Isodynamic Points


The first and second isodynamic points of a triangle DeltaABC can be constructed by drawing the triangle's angle bisectors and exterior angle bisectors. Each pair of bisectors intersects a side of the triangle (or its extension) in two points D_(i1) and D_(i2), for i=1, 2, 3. The three circles having D_(11)D_(12), D_(21)D_(22), and D_(31)D_(32) as diameters are the Apollonius circles C_1, C_2, and C_3. The points S and S^' in which the three Apollonius circles intersect are the first and second isodynamic points, respectively.


The two isodynamic points of a reference triangle DeltaABC are mutually inverse with respect to the circumcircle of DeltaABC (Gallatly 1913, p. 103).

S and S^' have triangle center functions


respectively. The antipedal triangles of both points are equilateral and have areas


where omega is the Brocard angle.

The isodynamic points are isogonal conjugates of the Fermat points. They lie on the Brocard axis. The distances from either isodynamic point to the polygon vertices are inversely proportional to the sides. The pedal triangle of either isodynamic point is an equilateral triangle. An inversion with either isodynamic point as the inversion center transforms the triangle into an equilateral triangle.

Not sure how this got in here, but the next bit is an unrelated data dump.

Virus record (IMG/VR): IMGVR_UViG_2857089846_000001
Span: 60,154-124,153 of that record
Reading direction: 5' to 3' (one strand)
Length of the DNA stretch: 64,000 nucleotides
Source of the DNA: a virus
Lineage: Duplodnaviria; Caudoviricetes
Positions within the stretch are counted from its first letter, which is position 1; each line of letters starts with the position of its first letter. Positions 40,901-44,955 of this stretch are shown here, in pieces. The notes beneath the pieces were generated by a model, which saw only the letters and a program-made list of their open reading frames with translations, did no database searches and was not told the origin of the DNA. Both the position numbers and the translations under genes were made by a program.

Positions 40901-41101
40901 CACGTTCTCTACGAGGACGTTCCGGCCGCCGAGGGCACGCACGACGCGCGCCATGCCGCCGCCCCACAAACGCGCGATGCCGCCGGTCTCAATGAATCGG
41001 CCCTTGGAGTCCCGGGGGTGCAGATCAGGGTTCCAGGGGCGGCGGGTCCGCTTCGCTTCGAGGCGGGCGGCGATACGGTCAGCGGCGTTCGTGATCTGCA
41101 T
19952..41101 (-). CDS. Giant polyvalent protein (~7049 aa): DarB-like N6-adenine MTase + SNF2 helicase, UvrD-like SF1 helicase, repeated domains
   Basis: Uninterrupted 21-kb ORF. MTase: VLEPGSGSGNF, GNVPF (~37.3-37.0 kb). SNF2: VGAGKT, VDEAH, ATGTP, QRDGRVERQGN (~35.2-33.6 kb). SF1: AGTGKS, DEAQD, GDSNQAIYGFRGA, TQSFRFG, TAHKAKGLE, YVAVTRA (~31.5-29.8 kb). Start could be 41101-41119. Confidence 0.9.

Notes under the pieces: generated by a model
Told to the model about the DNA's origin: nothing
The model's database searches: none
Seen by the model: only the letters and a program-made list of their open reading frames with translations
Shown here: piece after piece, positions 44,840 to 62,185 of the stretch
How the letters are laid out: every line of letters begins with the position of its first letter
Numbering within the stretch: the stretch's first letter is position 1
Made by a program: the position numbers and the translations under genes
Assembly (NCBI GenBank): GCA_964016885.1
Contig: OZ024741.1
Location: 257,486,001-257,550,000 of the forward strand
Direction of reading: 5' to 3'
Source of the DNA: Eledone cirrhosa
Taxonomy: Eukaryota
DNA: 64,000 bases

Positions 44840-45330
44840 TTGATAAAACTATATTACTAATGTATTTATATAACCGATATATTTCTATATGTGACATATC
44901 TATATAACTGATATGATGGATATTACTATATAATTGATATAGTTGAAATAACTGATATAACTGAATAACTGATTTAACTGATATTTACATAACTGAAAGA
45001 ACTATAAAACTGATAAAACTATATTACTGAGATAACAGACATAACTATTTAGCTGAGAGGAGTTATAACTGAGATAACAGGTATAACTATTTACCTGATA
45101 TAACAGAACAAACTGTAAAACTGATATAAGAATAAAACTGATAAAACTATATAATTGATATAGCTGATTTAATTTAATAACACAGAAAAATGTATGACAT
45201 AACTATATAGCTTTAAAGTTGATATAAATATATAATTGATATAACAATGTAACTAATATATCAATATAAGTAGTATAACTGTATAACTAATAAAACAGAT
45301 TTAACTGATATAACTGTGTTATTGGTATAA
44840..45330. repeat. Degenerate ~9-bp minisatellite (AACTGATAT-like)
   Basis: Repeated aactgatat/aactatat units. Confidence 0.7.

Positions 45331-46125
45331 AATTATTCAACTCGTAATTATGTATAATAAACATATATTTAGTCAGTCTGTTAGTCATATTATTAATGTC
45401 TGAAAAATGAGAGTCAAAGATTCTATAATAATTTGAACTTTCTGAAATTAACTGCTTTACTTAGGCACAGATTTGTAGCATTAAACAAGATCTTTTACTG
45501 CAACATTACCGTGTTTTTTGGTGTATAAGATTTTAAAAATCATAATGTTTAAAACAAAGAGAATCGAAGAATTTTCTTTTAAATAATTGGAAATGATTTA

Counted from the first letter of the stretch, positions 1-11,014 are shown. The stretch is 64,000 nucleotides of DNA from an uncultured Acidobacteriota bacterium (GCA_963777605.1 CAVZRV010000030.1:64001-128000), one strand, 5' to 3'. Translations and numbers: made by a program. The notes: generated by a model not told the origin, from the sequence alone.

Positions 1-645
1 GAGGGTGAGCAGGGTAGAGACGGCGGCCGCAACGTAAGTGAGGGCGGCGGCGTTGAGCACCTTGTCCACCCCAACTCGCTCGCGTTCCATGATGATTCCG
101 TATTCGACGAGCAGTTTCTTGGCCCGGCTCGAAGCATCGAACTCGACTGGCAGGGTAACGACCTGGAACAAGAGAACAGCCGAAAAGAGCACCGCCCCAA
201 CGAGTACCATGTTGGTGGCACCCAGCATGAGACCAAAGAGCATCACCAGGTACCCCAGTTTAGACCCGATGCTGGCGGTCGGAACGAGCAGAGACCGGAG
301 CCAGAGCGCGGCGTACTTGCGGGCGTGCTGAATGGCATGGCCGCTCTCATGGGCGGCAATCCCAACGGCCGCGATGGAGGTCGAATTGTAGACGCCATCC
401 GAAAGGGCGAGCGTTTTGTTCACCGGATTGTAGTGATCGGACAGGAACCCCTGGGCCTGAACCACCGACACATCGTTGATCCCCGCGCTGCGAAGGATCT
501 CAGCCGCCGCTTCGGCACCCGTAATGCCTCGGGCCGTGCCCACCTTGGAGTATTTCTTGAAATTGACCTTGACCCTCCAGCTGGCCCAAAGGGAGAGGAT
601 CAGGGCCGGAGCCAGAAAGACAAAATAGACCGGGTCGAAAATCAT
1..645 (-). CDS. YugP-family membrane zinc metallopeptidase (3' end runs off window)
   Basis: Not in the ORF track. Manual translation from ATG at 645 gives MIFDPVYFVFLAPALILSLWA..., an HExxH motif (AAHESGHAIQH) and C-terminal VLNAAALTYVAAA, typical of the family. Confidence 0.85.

The circle that passes through both the isodynamic points and the triangle centroid of a triangle is known as the Parry circle.

See also

Apollonius Circle, Brocard Axis, Fermat Points, First Isodynamic Point, Parry Circle, Second Isodynamic Point, Triangle Centroid

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Gallatly, W. "The Isodynamic Points." §149 in The Modern Geometry of the Triangle, 2nd ed. London: Hodgson, p. 106, 1913.Johnson, R. A. Modern Geometry: An Elementary Treatise on the Geometry of the Triangle and the Circle. Boston, MA: Houghton Mifflin, pp. 295-297, 1929.Kimberling, C. "Central Points and Central Lines in the Plane of a Triangle." Math. Mag. 67, 163-187, 1994.Kimberling, C. "Triangle Centers and Central Triangles." Congr. Numer. 129, 1-295, 1998.Kimberling, C. "Isodynamic Points."

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Isodynamic Points

Cite this as:

Weisstein, Eric W. "Isodynamic Points." From MathWorld--A Wolfram Web Resource.

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